Offered: T 5:00 PM - 7:30 PM
Classroom: AA 07
Delivery Mode: Lecture
Course Description: Critical review of energy issues from local to international including economic, environmental, and social dimensions. Introduction to energy science, engineering, and economics. Application of energy and economic analysis to efficient and renewable energy systems in buildings, electricity, and transportation. Review and assessment of energy planning and policies for efficient and renewable ene

Instructor: Todd Schenk
CRN: 19377
Offered: M W 10:00 AM - 11:30 AM
Classroom: AA 111
Delivery Mode: Lecture
Course Description: Public participation in planning and decision-making. Deliberative democracy and citizen empowerment. Tools for and approaches to community involvement and alternative dispute resolution. Facilitation and engagement process design. Opportunities and challenges associated with engaging communities in planning and decision-making. Pre: Graduate Standing

Instructor: Kris Wernstedt
Offered: as a Friday evening and Saturday all-day class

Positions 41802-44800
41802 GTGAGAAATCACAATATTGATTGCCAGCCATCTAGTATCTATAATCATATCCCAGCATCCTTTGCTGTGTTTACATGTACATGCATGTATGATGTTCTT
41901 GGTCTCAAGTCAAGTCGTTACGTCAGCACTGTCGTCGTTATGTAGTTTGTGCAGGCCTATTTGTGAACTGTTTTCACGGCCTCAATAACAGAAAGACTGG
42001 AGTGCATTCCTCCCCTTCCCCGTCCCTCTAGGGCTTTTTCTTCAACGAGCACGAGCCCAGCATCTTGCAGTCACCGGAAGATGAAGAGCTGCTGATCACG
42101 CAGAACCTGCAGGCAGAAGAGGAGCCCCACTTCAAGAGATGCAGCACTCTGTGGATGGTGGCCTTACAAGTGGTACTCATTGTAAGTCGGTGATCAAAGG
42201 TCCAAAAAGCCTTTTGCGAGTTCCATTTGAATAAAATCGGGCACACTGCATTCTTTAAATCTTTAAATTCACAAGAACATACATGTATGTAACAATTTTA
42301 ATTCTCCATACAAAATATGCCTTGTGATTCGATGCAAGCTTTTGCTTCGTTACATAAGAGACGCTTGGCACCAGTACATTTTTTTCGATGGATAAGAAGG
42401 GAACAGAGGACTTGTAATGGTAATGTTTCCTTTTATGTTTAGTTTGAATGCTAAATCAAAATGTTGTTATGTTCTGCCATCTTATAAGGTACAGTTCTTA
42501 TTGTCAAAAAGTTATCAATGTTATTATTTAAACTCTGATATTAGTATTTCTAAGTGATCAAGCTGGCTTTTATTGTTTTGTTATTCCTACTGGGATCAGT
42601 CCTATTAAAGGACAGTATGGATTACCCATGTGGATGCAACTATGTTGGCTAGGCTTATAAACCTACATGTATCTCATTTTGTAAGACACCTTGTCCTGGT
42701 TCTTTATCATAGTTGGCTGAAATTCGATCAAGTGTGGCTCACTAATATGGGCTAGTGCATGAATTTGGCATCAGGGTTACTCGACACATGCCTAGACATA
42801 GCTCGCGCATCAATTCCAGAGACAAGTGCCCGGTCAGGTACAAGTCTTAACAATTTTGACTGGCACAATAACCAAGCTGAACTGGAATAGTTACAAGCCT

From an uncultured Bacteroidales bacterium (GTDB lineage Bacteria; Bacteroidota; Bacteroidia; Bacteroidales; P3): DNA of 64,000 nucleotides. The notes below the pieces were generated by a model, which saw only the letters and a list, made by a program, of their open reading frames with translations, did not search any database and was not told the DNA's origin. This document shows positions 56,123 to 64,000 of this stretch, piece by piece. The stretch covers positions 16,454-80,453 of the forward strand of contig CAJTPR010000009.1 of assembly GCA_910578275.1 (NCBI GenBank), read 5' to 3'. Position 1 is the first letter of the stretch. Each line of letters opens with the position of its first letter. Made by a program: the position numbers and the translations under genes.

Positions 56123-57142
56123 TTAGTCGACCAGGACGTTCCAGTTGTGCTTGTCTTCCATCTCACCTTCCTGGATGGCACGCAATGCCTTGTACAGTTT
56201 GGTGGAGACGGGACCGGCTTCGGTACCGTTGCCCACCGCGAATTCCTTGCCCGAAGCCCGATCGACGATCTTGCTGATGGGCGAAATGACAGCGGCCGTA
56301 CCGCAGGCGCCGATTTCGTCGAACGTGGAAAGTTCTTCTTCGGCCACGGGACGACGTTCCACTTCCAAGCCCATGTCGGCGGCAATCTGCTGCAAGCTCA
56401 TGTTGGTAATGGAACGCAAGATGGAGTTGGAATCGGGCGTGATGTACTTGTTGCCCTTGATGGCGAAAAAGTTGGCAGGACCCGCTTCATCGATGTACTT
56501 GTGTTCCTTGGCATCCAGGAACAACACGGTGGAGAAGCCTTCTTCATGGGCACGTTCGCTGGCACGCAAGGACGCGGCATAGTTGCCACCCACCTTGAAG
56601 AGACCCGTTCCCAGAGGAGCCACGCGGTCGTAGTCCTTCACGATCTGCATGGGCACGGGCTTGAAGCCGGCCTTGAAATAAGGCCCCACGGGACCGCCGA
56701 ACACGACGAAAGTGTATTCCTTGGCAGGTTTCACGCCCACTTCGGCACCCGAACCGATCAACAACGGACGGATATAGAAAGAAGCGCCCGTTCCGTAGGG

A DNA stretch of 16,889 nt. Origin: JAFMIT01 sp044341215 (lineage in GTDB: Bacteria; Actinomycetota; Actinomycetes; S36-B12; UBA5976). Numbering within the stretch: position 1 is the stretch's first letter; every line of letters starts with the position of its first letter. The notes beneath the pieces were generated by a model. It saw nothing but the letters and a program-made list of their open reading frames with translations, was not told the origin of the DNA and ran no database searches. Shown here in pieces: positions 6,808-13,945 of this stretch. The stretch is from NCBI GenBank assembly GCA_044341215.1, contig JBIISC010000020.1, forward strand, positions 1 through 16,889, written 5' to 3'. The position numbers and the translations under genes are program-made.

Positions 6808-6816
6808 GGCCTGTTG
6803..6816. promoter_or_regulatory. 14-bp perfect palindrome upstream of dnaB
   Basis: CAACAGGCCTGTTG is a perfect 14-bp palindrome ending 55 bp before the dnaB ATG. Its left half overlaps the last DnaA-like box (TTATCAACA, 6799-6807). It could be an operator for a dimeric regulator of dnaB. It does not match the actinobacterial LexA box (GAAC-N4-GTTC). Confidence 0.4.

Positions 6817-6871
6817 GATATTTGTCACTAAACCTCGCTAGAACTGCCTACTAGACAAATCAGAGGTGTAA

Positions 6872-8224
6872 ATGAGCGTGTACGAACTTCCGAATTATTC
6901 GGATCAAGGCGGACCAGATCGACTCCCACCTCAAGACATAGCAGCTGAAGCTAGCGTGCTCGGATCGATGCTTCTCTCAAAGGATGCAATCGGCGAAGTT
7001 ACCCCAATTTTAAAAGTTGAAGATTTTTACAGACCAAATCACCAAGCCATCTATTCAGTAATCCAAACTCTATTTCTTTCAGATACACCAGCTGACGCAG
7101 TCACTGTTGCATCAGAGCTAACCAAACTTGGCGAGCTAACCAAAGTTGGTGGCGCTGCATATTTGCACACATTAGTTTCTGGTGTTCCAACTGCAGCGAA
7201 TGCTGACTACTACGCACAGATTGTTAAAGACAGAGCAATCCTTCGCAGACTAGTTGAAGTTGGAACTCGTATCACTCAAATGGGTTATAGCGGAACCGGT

Location: Arlington
NOTE: offered as one-credit module
Course Description: The Network Analyst extension to ArcGIS allows planners to construct network for travel (e.g., for cars, transit, bicycling, walking) and other (e.g., water) systems to analyze accessibility, best routes, service areas, closest facilities, time and cost and movement between origins and destinations, and other routing challenges. This course will cover the basic concepts of network data modeling in ArcGIS using a local equitable access planning exercise as an example. Students should have completed an introductory course in ArcGIS before enrolling in this module. 

Instructor: Theodore Lim
CRN: 19380
Offered: R 12:30 PM - 3:30 PM
Classroom: AA 111
Delivery Mode: Lecture
Course Description: The second course in the year-long studio sequence allows the student teams to develop the preliminary analysis from UAP 5125 into a professional-quality report and/or presentation. Students will be required to apply specialized data analysis and visualization tools; professional communication standards; and advanced, written, visual and oral presentation skills. 

Instructor: Max Stephenson
CRN: 19382